A three-hour drive eastward from Portland, Oregon, takes you through the beautiful Columbia River Gorge. This deep, sinuous valley, which separates Oregon from Washington, was carved, as the name attests, by the mighty Columbia River. As you move away from the coast, the landscape dries out and opens up and you witness a striking change in vegetation: the blanket of dense evergreen forests and lush understory vegetation give way to a pattern of scattered trees and wildflower-dotted grasslands and the bones of the land, the underlying basalt layers, become prominent. In this rugged landscape, just outside the small town of Lyle, Washington, father-and-son team of Robin and Kiva Dobson practice what they call “ecodynamic farming” at Klickitat Canyon Winery. The Dobsons’ vineyard is certified organic, but through the cultivation of native plants among the rows of grapes and incorporation of low-impact farm management practices, they go far beyond the letter of organic law in living up to sustainable agriculture ideals.
Kitty Bolte (right) and Eric Lee-Mader (left) of the Xerces Society get a tour of the vineyards and accompanying habitat lead by Kiva Dobson and his son (center). Photo: Liz Robertson / Xerces Society
With fellow Xercoids Eric Lee-Mäder and Liz Robertson, I made the drive from Portland to Klickitat Canyon as part of our efforts to get the farm Bee Better Certified. Bee Better is a third-party verified farm certification program developed by Xerces that recognizes farms that employ pollinator-friendly farming practices, including the maintenance of on-farm natural habitat and minimal pesticide use and tillage. In the past year, I’ve helped several farms write Bee Better Plans detailing how their farm meets the production standards, which are then reviewed and verified by Oregon Tilth. Typically, the first step in that process is to determine the ways in which the farm is currently out of compliance and work together to find opportunities to change farming practices to bring the operation in line with Bee Better Certified production standards. But in much the same way that the Dobsons handily exceed the minimum requirements for organic certification, upon getting out of the car and walking through the vineyard, it did not take us long to realize that achieving Bee Better certification would be straightforward.
No pesticides are sprayed at Klickitat Canyon Winery (remarkable in an industry notorious for its heavy and increasing reliance on insecticides); nor are the rows between the grape vines cultivated. Instead, the vines grow among native bunchgrasses and wildflowers, and the Dobsons are actively working to increase the biodiversity in their vineyard. As Kiva explained to us, prior to his father’s purchase of the land, the area where the vineyard now stands was a combination of alfalfa fields and rangeland used for cattle grazing. In this part of the west, overgrazing by early ranchers depleted the native floral diversity in the area, favoring exotic annual grasses. To correct for this, Robin has spent the past 20 years revegetating the vineyards with native plants by wild-harvesting the seeds of native wildflowers and bunchgrasses growing on the farm to sow among the grapes. When we visited, blooming lupines, desert parsley, and balsamleaf arrowroot carpeted the vineyard floor. Under the shade of trees in the farm’s undisturbed oak woodland, an understory community of woodland star, popcorn flower, and blue stickseed thrived. Down the hillside from the grapes and oaks, a riparian area featured flowering trees and shrubs, including big leaf maple, snowberry, and Oregon grape.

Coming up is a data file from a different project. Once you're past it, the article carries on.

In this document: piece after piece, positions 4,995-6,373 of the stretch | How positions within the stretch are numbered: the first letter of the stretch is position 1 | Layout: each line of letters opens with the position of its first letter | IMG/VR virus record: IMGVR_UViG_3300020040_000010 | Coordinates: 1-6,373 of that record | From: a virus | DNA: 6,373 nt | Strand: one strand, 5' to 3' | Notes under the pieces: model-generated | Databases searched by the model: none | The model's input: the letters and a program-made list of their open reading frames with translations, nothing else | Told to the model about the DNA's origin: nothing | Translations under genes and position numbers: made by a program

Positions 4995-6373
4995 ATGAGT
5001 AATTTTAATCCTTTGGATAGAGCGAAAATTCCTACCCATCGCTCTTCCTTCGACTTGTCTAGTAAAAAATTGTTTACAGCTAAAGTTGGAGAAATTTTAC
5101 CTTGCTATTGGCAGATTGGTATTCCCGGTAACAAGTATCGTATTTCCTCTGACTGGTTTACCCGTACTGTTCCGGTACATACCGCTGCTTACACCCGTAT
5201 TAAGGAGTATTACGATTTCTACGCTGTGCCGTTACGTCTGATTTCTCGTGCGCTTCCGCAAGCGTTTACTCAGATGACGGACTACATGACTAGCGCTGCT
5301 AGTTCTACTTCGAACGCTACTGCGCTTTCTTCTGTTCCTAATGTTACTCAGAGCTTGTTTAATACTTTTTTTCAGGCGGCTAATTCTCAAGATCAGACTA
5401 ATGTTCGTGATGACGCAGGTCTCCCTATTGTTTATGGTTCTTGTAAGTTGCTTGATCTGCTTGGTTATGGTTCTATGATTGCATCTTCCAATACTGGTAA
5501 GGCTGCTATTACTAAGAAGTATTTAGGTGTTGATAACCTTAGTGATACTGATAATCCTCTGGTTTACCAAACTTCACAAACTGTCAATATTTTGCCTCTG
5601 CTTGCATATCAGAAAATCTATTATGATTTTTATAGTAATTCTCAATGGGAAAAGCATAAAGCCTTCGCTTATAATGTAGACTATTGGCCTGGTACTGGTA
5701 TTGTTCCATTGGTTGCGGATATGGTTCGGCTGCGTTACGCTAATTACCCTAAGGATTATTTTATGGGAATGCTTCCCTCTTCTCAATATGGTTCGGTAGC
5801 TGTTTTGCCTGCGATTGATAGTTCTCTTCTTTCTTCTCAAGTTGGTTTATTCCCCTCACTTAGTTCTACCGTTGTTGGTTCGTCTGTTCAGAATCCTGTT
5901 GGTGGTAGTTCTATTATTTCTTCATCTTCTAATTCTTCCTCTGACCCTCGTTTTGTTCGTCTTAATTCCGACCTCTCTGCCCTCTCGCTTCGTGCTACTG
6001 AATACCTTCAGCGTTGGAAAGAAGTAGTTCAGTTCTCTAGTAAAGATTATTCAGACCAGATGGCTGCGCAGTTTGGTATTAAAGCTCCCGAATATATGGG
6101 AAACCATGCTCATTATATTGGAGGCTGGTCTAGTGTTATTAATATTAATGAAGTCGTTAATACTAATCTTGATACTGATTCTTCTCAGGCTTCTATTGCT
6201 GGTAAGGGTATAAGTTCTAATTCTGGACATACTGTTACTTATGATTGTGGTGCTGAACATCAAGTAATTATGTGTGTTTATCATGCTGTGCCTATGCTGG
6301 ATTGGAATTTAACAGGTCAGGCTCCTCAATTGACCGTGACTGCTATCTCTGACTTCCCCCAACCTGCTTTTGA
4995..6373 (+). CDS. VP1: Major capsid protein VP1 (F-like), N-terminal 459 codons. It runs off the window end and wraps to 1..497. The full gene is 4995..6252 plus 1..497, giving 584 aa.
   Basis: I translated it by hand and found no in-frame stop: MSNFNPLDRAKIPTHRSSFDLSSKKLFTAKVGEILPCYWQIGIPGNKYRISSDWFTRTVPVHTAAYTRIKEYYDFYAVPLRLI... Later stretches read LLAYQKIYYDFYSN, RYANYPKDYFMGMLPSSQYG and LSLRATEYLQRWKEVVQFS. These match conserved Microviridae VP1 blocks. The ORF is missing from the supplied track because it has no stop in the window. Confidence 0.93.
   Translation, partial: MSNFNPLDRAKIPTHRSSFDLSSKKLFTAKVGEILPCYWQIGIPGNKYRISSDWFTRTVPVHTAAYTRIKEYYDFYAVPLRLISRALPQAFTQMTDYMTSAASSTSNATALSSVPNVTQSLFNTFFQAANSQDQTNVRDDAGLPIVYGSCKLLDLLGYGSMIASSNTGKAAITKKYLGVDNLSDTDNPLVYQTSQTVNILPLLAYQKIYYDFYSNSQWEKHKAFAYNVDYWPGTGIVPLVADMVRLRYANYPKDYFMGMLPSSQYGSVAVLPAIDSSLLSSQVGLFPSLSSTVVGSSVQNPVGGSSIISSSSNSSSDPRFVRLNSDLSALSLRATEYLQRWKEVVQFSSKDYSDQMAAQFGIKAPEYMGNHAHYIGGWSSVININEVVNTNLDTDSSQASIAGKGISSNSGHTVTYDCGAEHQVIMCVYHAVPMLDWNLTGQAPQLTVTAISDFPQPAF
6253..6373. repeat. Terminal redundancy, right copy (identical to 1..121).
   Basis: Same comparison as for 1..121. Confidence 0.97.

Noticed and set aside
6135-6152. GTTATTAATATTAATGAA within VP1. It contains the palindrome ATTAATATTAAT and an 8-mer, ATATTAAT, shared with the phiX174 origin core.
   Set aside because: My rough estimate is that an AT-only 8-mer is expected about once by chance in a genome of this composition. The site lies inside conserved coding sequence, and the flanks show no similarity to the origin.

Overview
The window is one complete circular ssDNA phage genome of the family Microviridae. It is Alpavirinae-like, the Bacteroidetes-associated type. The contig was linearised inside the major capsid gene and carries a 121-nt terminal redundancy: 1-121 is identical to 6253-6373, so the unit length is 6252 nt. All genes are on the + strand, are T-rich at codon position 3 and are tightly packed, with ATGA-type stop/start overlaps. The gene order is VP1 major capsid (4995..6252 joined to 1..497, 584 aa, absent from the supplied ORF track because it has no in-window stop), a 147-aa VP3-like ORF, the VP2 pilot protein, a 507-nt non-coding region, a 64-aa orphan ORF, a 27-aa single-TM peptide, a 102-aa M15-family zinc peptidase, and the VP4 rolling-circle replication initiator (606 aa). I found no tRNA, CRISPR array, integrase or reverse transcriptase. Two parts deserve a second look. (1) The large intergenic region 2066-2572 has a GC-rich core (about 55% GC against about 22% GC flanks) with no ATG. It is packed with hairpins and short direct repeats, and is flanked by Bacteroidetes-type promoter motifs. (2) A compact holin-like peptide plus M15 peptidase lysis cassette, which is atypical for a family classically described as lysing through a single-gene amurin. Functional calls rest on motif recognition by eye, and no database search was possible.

Sucksdorf’s Lupine (Lupinus latifolius) blooms among Klickitat Canyon grapevines overlooking Mt. Hood. Photo: Kitty Bolte / Xerces Society
It is not an exaggeration to describe Klickitat Canyon Winery as teeming with life of many kinds, from flowers and bees to birds and spiders. When I asked Kiva and Robin about the pest pressures they faced on the farm, they shrugged and said pests have never been a serious concern in their grapes, no doubt because the abundant native vegetation helps keep pest and predator populations in balance. For me, a Californian accustomed to the Central Valley’s bare orchard understories, heavy spray regimes, and fencerow-to-fencerow agriculture, our visit to Klickitat Canyon was a welcome reminder of our ultimate aim in working on pollinator restoration projects in agricultural landscapes: With careful stewardship, farming can incorporate ecosystem functions in ways that benefit both agriculture and the natural world. I feel fortunate that we at Xerces are able to work with innovative farmers at the forefront of that vision.
Written by: Kitty Bolte, Pollinator Habitat Specialist